Chronic alcohol consumption damages bone formation and causes bone pathology, including osteonecrosis of the femoral head. The aim of this work was to evaluate the effects of the leaf aqueous extract of Chromolaena odorata (C. odorata) on the femoral head in ethanol-induced osteonecrosis in rats. Animals received alcohol (40°) at 3 g/kg for 12 weeks. A group of animals were sacrificed to attest to the instalment of osteonecrosis by using histopathological analysis. The remaining animals received alcohol concomitantly with the plant extract (150, 300, or 600 mg/kg) or diclofenac (1 mg/kg) for 28 additional days. At the end of the experimental period, biochemical parameters including total cholesterol, triglycerides, calcium, alkaline phosphatase (ALP), reduced glutathione (GSH), malondialdehyde (MDA), nitrite, superoxide dismutase (SOD), and catalase activities were measured. Histopathological and histomorphometry analyses of femurs were also assessed. The administration of alcohol, irrespective of the experimental period, induced a significant increase in total cholesterol and triglyceride and a decrease in ALP and calcium (–) levels. Intoxicated animals showed an alteration in oxidative stress parameters accompanied by a significant drop in bone cortical thickness and density with necrosis and marked bone resorption. The concomitant administration of the plant with ethanol reversed the alcohol-induced bone defect, characterized by the improvement of the lipid profile , bone calcium concentration , bone ALP activity , oxidative stress parameters, improved cortical bone thickness , and bone density . These results are supported by the absence of bone resorption with an obvious effect at a dose of 300 mg/kg. The pharmacological effect of the extract on ethanol-induced osteonecrosis of the femoral head is probably due to its osteogenic, hypolipidemic, and antioxidant properties, justifying its use in Cameroonian folk medicine for articulation and bone pain management.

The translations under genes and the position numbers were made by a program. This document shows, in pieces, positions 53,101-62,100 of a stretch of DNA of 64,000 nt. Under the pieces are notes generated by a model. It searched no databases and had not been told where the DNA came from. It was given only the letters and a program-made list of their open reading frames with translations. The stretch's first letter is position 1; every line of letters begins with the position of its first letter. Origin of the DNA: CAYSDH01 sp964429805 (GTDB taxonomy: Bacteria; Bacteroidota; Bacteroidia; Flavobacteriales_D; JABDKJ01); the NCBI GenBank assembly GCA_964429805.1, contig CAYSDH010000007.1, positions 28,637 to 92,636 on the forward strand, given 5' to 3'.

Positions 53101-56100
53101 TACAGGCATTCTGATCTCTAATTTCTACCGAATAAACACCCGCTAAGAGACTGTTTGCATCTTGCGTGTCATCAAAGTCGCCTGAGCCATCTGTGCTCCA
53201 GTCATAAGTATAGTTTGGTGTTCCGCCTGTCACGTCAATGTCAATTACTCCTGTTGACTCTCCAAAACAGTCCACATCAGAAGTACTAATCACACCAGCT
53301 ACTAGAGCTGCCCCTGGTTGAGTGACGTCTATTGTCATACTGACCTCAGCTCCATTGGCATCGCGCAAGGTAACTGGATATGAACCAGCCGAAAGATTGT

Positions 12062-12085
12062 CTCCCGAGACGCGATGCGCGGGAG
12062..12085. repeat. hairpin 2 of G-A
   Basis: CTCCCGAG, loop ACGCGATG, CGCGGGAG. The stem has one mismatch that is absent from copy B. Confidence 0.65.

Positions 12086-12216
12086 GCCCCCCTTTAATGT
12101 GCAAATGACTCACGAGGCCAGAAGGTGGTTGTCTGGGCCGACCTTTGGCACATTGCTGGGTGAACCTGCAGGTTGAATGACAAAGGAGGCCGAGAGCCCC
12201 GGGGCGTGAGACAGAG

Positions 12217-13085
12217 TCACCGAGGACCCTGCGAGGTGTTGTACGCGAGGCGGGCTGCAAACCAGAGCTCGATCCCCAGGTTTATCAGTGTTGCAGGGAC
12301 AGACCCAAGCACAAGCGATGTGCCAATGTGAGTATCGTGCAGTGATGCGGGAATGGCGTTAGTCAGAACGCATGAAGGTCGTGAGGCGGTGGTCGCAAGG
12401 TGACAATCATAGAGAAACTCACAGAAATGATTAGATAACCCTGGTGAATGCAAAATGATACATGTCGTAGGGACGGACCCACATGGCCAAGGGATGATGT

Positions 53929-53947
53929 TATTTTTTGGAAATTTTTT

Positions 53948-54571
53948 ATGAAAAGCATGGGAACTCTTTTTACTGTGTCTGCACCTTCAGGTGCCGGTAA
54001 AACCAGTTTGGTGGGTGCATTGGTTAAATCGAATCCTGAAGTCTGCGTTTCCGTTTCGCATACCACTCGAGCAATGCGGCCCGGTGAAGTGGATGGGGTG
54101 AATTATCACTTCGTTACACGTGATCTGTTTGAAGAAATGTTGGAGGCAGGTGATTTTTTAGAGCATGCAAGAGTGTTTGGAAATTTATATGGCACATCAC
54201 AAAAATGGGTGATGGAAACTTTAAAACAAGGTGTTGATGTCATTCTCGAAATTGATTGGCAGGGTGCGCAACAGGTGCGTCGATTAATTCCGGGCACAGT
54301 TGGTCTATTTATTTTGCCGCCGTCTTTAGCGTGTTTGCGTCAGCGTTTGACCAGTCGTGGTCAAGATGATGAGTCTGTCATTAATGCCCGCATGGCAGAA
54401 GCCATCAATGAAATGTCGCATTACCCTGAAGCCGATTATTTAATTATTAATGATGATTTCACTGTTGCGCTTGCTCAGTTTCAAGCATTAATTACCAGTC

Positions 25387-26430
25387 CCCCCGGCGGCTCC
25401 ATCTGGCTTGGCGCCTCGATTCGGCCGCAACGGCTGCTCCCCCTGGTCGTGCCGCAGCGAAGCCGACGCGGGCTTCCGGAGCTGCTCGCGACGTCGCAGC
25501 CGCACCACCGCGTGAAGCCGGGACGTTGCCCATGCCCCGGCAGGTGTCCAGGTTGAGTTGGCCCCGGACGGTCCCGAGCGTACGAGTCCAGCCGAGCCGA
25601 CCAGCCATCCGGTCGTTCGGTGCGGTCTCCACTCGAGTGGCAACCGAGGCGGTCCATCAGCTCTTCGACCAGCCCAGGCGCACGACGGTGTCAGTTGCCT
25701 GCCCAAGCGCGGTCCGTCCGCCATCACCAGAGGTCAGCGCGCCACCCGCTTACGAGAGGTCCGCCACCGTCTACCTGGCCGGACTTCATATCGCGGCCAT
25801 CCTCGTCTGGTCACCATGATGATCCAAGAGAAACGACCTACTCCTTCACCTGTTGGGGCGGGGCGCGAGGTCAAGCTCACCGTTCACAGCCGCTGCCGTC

Assessment of Knowledge, Attitudes, and Practices of Traditional Healers toward Dosage Forms and Routes of Administration: A Cross-Sectional Study in Ethiopia